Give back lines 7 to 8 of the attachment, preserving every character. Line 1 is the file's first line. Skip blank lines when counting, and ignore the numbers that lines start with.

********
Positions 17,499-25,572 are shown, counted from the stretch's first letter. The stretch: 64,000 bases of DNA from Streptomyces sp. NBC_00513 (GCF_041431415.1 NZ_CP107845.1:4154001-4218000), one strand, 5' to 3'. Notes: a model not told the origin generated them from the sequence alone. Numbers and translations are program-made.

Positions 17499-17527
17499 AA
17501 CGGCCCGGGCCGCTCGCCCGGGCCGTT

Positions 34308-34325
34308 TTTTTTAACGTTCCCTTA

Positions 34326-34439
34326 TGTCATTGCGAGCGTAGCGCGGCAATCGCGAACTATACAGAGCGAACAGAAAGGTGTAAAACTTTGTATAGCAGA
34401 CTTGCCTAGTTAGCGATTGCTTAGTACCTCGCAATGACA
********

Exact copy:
Positions 34326-34439
34326 TGTCATTGCGAGCGTAGCGCGGCAATCGCGAACTATACAGAGCGAACAGAAAGGTGTAAAACTTTGTATAGCAGA